Dorothy is originally from Tennessee and she is one of eight children. Her father was a Baptist minister. Her parents were supportive of her education and she originally attended Tennessee State before transferring to Vanderbilt in 1966. In 1967 Phillips was the first African-American woman to complete a bachelor’s degree at Vanderbilt University. She completed her doctoral studies at the University of Cincinnati, and, again, was the first African-American woman in Cincinnati to earn a PhD in chemistry.
In 1973 the joined the American Chemical Society. Phillips joined the Dow Chemical Company as a bench scientist. Phillips joined the Waters Corporation in 1984, where she worked in research and development. After an almost thirty-year career, Phillips retired from the Waters Corporation in 2013 as Director of Strategic Marketing.
Dorothy’s late husband, James Phillips, was also a chemist, an active member of NESACS and the 2019 recipient of the Henry A. Hill Award. She has three children, Anthony, Crystal and Vicki and many grandchildren.

Awards and honors:

1994 1994 University of Cincinnati Distinguished Alumni
2004 American Chemical Society-Nashville Section, Salute to Excellence Award
2006 Vanderbilt University, Unsung Heroine Award
2006 American Chemical Society Northeastern Section, Henry A. Hill Award
2008 American Chemical Society-Santa Clara Valley Section, Shirley B. Radding Award
2008 Waters Corporation Leadership Award for Outstanding Contributions
2008 Vanderbilt University, Dr. Dorothy Wingfield Phillips Award for Leadership
2010 Fellow of the American Chemical Society
2011 New England Institute of Chemists Distinguished Chemist Award
2015 Vanderbilt University, Dr. Dorothy J. Wingfield Phillips Endowed Chair
2017 Vanderbilt University, Dorothy J. Wingfield Phillips Chancellor’s Faculty Fellowships
2019 Vanderbilt University, 2019 Class of Vanderbilt Trailblazers

NESACS Members Named ACS Fellows for 2020
Contribution to the science/profession: Recognized for creative insights in the biophysics and biochemical functions of DNA repair and other enzymes, strong commitments to undergraduate and graduate education, and to the professional development of faculty.
Contribution to the ACS community: Recognized for outstanding service to the Chemical Toxicology Division, the Committee on Economic and Professional Affairs, and a tireless commitment to mentoring early career scientists and future faculty.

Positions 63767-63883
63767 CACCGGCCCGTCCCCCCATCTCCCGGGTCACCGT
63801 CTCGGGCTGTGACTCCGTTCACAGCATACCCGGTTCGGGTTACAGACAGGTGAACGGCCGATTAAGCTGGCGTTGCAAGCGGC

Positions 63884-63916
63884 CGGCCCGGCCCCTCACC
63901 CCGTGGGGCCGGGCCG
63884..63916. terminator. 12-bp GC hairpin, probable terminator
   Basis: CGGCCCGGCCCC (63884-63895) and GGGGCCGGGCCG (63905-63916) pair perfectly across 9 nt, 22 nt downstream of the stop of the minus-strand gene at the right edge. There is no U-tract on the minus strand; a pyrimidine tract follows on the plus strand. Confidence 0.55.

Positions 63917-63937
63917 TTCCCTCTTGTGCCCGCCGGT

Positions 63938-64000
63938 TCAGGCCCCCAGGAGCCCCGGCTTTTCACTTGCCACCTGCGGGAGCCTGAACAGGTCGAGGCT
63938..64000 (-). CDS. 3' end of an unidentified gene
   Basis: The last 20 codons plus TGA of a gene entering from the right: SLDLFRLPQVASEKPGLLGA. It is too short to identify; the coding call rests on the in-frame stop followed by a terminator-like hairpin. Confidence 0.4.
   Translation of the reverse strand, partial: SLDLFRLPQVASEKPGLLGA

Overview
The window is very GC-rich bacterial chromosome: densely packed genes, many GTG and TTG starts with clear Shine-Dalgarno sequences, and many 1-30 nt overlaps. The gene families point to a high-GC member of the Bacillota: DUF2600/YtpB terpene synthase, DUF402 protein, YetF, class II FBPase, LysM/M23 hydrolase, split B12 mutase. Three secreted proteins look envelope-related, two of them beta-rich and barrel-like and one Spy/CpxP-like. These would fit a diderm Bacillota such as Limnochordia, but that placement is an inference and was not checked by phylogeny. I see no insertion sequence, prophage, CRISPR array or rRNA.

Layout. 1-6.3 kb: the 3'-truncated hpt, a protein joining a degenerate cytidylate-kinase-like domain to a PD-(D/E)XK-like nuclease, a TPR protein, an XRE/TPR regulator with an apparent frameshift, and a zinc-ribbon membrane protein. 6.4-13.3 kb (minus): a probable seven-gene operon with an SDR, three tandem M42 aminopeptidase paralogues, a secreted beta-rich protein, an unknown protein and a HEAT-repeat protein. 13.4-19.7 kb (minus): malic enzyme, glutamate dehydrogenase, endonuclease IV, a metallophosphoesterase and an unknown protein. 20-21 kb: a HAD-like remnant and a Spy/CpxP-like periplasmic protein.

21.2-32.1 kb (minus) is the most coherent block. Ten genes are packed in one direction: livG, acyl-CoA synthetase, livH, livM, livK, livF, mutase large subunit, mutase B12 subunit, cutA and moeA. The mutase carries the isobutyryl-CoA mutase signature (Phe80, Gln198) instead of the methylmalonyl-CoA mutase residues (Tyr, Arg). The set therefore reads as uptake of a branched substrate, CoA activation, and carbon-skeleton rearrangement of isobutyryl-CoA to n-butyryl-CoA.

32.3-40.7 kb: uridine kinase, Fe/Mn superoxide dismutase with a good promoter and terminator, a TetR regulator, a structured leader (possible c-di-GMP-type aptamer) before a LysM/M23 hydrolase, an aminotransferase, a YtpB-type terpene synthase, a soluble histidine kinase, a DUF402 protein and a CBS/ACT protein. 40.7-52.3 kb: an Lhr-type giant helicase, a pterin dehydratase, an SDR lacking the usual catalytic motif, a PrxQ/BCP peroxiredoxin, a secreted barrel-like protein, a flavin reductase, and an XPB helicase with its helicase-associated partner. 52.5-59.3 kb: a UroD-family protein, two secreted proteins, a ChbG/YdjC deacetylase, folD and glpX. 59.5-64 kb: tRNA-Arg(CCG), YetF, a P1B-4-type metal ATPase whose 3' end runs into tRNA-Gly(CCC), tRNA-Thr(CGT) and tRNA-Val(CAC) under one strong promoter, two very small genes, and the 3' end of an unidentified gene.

Penny J. Beuning    
Northeastern University    
Contribution to the science/profession: Experiments establishing the mechanism of ribonucleotide reductases, polyester synthases, and natural product DNA cleavers; use of chemical investigations to solve biological problems.
Contribution to the ACS community: Involved in making Biochemistry a requirement for all undergraduate chemists; Program Chair and Head of the Biological Chemistry Division; felt equally at home in the Bioinorganic/Inorganic Division.
JoAnne Stubbe    
Massachusetts Institute of Technology (Emeritus)    
List of all 2020 ACS Fellows...

U.S. team earns four gold medals at the 52nd International Chemistry Olympiad

Top row (from left): Anugrah Chemparathy, Joseph Houck, Alex Li
Middle row (from left): Ananthan Sadagopan, Melissa Barranger Mathys, Alec Zhu
Bottom row: Esther Hines
Credit: Joseph Houck

The American Chemical Society (ACS) is proud to announce that Team USA earned four gold medals at the 52nd International Chemistry Olympiad, with one student earning the top gold medal.

The four members of the U.S. National Chemistry Olympiad (USNCO) team are:
  • Anugrah Chemparathy, Dougherty Valley High School, CA, California Local Section
  • Alex Li, Lexington High School, MA, Northeastern Local Section
  • Ananthan Sadagopan, Westborough High School, MA, Central Massachusetts Local Section
  • Alec Zhu, Lexington High School, MA, Northeastern Local Section

Alex Li won the top gold medal in the competition, placing first in the overall ranking of students.
A total of 235 students from 60 countries competed at this year’s remote-access International Chemistry Olympiad, which was coordinated from Istanbul.